# Is kaon decay to muons possible?

$$K^0 \rightarrow \mu^+ + \mu^-$$ Just like a neutral kaon decays into a pair of pions, can it also decay into a pair of muons? If not, why?

• How will quarks decay purely into leptons in the Standard Model? – SRS Jan 2 '20 at 5:58
• @SRS But baryon number is conserved since neutral kaon has baryon number zero. But I do get the logic that quarks cannot decay purely into leptons. I am confused, hence the question. – Dirac93 Jan 2 '20 at 7:23
• Kaons can decay to leptons. The $K^+$ can decay to $\mu^+ + \nu_\mu$. So the answer to this question seems far from obvious to me. The downvotes seem unwarranted. – John Rennie Jan 2 '20 at 12:44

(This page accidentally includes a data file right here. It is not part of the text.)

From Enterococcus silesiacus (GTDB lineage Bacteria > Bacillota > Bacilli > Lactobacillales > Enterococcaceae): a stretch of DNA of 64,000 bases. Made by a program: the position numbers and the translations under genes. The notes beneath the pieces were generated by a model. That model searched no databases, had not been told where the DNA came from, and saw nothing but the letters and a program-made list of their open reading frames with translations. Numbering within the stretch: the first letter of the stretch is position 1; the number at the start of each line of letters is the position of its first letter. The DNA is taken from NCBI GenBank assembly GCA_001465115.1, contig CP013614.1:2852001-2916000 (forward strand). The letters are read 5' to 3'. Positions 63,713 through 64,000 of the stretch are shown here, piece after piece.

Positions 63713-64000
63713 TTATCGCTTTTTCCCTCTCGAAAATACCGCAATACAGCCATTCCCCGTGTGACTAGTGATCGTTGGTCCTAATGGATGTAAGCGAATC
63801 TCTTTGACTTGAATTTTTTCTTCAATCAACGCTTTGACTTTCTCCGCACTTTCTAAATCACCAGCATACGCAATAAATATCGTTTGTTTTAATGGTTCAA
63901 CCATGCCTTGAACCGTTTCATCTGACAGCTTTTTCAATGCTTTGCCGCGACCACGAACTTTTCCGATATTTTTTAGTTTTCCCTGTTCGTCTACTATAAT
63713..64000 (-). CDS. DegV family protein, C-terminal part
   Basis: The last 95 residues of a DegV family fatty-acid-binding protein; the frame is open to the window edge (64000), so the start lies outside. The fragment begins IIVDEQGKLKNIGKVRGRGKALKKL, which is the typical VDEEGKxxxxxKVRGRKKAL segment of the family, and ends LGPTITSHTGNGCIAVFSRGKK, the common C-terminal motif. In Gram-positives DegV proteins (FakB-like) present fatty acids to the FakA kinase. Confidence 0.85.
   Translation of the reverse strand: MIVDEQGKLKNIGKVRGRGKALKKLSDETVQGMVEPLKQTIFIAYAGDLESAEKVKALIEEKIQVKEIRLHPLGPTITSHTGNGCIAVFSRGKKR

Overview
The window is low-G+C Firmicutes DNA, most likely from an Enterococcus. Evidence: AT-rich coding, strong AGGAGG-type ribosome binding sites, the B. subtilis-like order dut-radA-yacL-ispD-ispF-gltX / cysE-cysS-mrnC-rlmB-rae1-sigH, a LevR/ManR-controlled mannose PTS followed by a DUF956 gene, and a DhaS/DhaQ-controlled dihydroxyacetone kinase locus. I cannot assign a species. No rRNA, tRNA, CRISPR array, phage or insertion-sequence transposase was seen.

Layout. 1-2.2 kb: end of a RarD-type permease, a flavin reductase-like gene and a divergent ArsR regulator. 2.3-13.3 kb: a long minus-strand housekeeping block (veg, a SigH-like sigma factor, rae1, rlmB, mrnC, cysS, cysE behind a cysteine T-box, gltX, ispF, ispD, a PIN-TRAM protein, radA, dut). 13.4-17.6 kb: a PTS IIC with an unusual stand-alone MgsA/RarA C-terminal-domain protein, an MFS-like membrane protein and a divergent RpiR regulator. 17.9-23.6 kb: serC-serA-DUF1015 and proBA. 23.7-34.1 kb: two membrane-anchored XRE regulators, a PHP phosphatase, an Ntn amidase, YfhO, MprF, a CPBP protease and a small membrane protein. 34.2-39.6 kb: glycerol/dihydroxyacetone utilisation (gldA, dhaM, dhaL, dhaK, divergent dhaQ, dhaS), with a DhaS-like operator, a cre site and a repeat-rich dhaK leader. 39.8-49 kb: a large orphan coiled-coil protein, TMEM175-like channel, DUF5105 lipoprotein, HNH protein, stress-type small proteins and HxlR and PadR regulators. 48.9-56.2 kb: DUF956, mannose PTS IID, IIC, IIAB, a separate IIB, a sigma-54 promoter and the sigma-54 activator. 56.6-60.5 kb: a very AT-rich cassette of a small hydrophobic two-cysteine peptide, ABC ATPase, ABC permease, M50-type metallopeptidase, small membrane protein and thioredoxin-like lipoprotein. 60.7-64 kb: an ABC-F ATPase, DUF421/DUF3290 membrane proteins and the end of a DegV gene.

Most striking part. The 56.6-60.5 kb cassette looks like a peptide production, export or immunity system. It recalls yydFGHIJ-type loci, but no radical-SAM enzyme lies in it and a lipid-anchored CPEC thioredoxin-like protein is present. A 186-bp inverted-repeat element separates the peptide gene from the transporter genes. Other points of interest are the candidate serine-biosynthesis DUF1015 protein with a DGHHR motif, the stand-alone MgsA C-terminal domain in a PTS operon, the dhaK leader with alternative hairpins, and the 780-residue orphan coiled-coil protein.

• This paper suggests the decay to a muon pair is possible. I won't post this as an answer since it's outside my area of expertise. – John Rennie Jan 2 '20 at 12:46
• Note: the Particle Data Group lists nonzero branching ratios for $K^0_L\to \mu\mu\gamma$ and $K^0_L\to\mu\mu\gamma\gamma$, and lists $K^0_S\to\mu\mu$ as a $CP$-violating, strangeness-changing decay mode with a branching ratio below $10^{-9}$. – rob Jan 3 '20 at 15:13

## 1 Answer

Yes, this decay is possible, and measured to occur, via diagrams similar to: involving two W bosons. Note that since it involves one more W boson than the $$\rm K^0$$ to pion decays, the decay is suppressed pretty strongly.

There are some subtleties involved here regarding CP violation, depending on whether the original particle is a $$\rm K^0_L$$ or $$\rm K^0_S$$. But overall this decay can happen.